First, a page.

Customer Reviews for

Moby Dick or The Whale

Average Rating 3.5
( 141 )
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(62)

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(18)

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(21)

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(23)

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Most Helpful Favorable Review

6 out of 7 people found this review helpful.

It's a ponderous chain...

It's hopeless. I'm absolutely trapped and captivated by Moby Dick. A while ago I bought a cheap copy out of deference to what I understood to be an American classic. When I was about halfway through, it hit me, and I knew I'd have to start it again as soon as I finishe...
It's hopeless. I'm absolutely trapped and captivated by Moby Dick. A while ago I bought a cheap copy out of deference to what I understood to be an American classic. When I was about halfway through, it hit me, and I knew I'd have to start it again as soon as I finished. I don't know if Melville intended it to be this way, but the book itself is a metaphor for a multi-year whaling voyage. You've got to be patient, just like a whaling crew. Melville chats about seemingly unrelated things, just like a crew would chat as it was anticipating its next whale. Wouldn't a crew become frustrated as it's waiting for something to happen? It's not a page-turner, so Tom Clancy fans beware. It's a vast, utterly expansive book that is best read while smoking your favorite pipe. Don't go back and re-read the parts that confuse you, you're going to have to read it again anyway to capture the whole thing. Once I had my Moby Dick epiphany, I began poring over all the special editions that have been produced over the years. I finally settled on this U of C, Barry Moser edition. It's perfect. Moser's illustrations are spooky, but not overbearing. None of the captions are specific to the story which still allows you to use your imagination. For instance, there's a beautiful cut of a whaler, but it's not labeled, 'The Pequod', it's just called, 'Whaling Ship.' It's a huge block of a book too, which perfectly fits the scale of the story. The only book that has had a more profound effect on me than Moby Dick is my King James Bible. Strangely, therein lies a clue to Melville's work. Why does Melville speak in parables so as to confuse some? Because it has not been given to them to understand.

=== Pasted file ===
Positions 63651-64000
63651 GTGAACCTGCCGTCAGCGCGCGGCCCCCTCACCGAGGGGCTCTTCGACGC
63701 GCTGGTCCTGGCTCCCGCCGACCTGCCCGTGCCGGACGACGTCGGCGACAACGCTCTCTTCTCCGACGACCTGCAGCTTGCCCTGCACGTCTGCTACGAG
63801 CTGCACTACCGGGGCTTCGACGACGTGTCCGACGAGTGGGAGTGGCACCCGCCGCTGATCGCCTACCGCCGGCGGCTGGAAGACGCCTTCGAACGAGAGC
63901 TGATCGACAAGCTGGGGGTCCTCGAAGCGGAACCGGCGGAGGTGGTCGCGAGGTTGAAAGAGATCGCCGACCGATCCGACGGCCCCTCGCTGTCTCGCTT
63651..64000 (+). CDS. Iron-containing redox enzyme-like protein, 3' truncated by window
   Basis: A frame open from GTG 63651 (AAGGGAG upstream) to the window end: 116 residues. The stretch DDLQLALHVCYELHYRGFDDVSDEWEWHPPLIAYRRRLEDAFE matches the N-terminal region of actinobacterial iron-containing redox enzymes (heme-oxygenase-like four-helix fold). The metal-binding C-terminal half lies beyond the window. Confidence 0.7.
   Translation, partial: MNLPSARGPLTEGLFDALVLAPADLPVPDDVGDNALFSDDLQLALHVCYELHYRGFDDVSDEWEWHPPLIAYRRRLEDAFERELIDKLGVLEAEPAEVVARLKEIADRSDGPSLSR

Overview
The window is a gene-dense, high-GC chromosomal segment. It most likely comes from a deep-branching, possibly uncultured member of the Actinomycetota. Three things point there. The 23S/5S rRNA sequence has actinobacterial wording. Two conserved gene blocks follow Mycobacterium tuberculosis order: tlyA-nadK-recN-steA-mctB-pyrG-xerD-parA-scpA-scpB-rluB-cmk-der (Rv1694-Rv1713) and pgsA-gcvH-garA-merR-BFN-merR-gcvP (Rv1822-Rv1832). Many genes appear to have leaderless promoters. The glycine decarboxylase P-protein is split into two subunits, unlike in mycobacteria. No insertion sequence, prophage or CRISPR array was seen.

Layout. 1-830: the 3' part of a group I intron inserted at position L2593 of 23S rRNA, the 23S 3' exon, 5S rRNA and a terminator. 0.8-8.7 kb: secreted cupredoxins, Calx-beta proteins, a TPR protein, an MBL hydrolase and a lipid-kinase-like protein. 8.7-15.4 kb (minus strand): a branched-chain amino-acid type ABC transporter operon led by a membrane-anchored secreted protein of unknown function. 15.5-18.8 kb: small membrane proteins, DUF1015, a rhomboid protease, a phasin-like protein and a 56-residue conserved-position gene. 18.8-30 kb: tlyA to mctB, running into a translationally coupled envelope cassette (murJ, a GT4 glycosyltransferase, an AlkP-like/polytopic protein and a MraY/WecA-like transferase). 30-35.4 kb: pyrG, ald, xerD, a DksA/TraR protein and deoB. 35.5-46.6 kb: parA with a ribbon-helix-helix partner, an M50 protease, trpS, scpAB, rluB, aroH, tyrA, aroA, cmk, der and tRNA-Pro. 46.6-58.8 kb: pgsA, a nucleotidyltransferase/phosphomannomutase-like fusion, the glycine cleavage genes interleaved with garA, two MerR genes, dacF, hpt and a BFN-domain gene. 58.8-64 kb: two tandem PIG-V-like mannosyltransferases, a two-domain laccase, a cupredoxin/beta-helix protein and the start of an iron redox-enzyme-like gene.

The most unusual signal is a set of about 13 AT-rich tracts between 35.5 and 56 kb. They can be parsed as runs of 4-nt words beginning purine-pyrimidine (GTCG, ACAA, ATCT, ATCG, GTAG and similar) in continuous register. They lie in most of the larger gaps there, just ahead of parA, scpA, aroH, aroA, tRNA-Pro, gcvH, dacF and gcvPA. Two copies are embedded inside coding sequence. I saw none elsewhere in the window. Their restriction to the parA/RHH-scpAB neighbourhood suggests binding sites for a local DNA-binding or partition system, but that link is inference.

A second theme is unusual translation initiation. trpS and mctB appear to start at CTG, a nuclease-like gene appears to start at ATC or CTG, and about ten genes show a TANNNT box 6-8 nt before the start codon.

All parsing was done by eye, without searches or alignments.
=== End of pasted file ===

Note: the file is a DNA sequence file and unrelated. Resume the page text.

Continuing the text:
posted by Anonymous on December 11, 2003

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Most Helpful Critical Review

10 out of 10 people found this review helpful.

Amazing Book, TERRIBLE Copy

"Moby Dick" is a classic for a reason. It's an amazing piece of literature and every person needs to read this before our society forgets how to read prose so beautiful.

However, I highly encourage everyone to spend the $0.99 to get a good copy. This particular cop...
"Moby Dick" is a classic for a reason. It's an amazing piece of literature and every person needs to read this before our society forgets how to read prose so beautiful.

However, I highly encourage everyone to spend the $0.99 to get a good copy. This particular copy (in more than one volume... don't get excited, "Moby Dick" much longer than 345 pages) is rife with horrendous errors that make it very difficult to read. Some words have random numbers in the middle of them in place of letters, whole sections in Vol. II Look like this: Ere*&#*(^B IIQIUEIUIOJ Che whale and Ah8987(*&(*&.

This copy is absolutely horrendous.

posted by 13496408 on July 3, 2012

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Sort by: Showing 1 – 20 of 62 review with 5 star rating   See All Ratings
Page 1 of 4
  • Anonymous

    Posted December 11, 2003

    It's a ponderous chain...

    It's hopeless. I'm absolutely trapped and captivated by Moby Dick. A while ago I bought a cheap copy out of deference to what I understood to be an American classic. When I was about halfway through, it hit me, and I knew I'd have to start it again as soon as I finished. I don't know if Melville intended it to be this way, but the book itself is a metaphor for a multi-year whaling voyage. You've got to be patient, just like a whaling crew. Melville chats about seemingly unrelated things, just like a crew would chat as it was anticipating its next whale. Wouldn't a crew become frustrated as it's waiting for something to happen? It's not a page-turner, so Tom Clancy fans beware. It's a vast, utterly expansive book that is best read while smoking your favorite pipe. Don't go back and re-read the parts that confuse you, you're going to have to read it again anyway to capture the whole thing. Once I had my Moby Dick epiphany, I began poring over all the special editions that have been produced over the years. I finally settled on this U of C, Barry Moser edition. It's perfect. Moser's illustrations are spooky, but not overbearing. None of the captions are specific to the story which still allows you to use your imagination. For instance, there's a beautiful cut of a whaler, but it's not labeled, 'The Pequod', it's just called, 'Whaling Ship.' It's a huge block of a book too, which perfectly fits the scale of the story. The only book that has had a more profound effect on me than Moby Dick is my King James Bible. Strangely, therein lies a clue to Melville's work. Why does Melville speak in parables so as to confuse some? Because it has not been given to them to understand.

    6 out of 7 people found this review helpful.

    Was this review helpful? Yes  No   Report this review
  • Anonymous

    Posted December 25, 2010

    Kite511

    This book is very good. Everyone should get it, especially because it is free. The book itself is also great.

    5 out of 6 people found this review helpful.

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  • Anonymous

    Posted October 15, 2013